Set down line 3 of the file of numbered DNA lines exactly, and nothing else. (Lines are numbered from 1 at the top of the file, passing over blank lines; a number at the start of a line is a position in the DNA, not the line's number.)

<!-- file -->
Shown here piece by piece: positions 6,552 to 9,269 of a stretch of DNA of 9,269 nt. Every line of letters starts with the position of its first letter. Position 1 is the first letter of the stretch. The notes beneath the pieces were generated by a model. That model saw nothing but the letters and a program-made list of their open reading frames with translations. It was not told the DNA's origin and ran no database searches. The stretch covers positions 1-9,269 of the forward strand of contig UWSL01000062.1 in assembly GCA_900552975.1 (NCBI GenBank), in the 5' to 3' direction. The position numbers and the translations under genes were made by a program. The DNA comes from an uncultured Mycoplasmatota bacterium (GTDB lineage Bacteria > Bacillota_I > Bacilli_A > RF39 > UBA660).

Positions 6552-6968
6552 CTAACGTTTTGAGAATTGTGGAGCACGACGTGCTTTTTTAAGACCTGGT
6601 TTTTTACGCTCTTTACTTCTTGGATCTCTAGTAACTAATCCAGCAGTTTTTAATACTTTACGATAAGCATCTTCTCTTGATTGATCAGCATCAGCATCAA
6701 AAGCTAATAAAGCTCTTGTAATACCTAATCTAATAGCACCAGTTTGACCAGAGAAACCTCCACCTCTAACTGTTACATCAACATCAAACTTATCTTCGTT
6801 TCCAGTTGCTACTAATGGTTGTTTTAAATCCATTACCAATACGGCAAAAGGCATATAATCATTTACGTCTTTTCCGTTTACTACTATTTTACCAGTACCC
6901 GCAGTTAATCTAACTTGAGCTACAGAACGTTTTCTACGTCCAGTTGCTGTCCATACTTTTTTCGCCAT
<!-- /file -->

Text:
6552 CTAACGTTTTGAGAATTGTGGAGCACGACGTGCTTTTTTAAGACCTGGT